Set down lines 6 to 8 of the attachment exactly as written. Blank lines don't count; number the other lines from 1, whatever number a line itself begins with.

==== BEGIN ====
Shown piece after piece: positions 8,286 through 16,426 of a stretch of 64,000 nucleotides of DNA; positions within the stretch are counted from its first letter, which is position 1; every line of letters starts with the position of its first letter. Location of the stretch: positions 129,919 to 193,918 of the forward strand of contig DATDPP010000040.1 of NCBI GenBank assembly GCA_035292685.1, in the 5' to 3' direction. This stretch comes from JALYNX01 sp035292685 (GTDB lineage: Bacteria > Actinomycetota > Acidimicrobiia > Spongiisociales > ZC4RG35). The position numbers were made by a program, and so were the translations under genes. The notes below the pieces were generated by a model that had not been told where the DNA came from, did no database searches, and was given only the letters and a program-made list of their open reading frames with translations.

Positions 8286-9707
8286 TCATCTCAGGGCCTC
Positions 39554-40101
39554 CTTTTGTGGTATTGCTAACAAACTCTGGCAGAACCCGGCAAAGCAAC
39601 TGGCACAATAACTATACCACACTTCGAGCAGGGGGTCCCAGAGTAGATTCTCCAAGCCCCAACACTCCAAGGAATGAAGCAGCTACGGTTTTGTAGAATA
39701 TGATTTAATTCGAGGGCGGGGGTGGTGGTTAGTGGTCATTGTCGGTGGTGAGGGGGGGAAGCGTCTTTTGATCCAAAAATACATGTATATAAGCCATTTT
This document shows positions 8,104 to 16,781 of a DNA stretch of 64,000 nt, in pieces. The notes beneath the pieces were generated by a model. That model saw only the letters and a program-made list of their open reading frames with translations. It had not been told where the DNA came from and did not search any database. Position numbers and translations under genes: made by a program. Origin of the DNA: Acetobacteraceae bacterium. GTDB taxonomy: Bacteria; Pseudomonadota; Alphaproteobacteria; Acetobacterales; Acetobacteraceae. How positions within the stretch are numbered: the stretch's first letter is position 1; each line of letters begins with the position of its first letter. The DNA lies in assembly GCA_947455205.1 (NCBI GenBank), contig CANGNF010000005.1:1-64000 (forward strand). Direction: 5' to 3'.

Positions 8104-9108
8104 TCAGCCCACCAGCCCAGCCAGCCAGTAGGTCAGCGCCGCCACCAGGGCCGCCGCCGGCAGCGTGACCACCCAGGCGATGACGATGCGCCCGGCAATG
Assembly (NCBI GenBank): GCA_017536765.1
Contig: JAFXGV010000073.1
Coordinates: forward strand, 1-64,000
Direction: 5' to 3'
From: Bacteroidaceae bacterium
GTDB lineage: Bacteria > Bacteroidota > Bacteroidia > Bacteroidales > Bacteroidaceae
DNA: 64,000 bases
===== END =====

39601 TGGCACAATAACTATACCACACTTCGAGCAGGGGGTCCCAGAGTAGATTCTCCAAGCCCCAACACTCCAAGGAATGAAGCAGCTACGGTTTTGTAGAATA
39701 TGATTTAATTCGAGGGCGGGGGTGGTGGTTAGTGGTCATTGTCGGTGGTGAGGGGGGGAAGCGTCTTTTGATCCAAAAATACATGTATATAAGCCATTTT
This document shows positions 8,104 to 16,781 of a DNA stretch of 64,000 nt, in pieces. The notes beneath the pieces were generated by a model. That model saw only the letters and a program-made list of their open reading frames with translations. It had not been told where the DNA came from and did not search any database. Position numbers and translations under genes: made by a program. Origin of the DNA: Acetobacteraceae bacterium. GTDB taxonomy: Bacteria; Pseudomonadota; Alphaproteobacteria; Acetobacterales; Acetobacteraceae. How positions within the stretch are numbered: the stretch's first letter is position 1; each line of letters begins with the position of its first letter. The DNA lies in assembly GCA_947455205.1 (NCBI GenBank), contig CANGNF010000005.1:1-64000 (forward strand). Direction: 5' to 3'.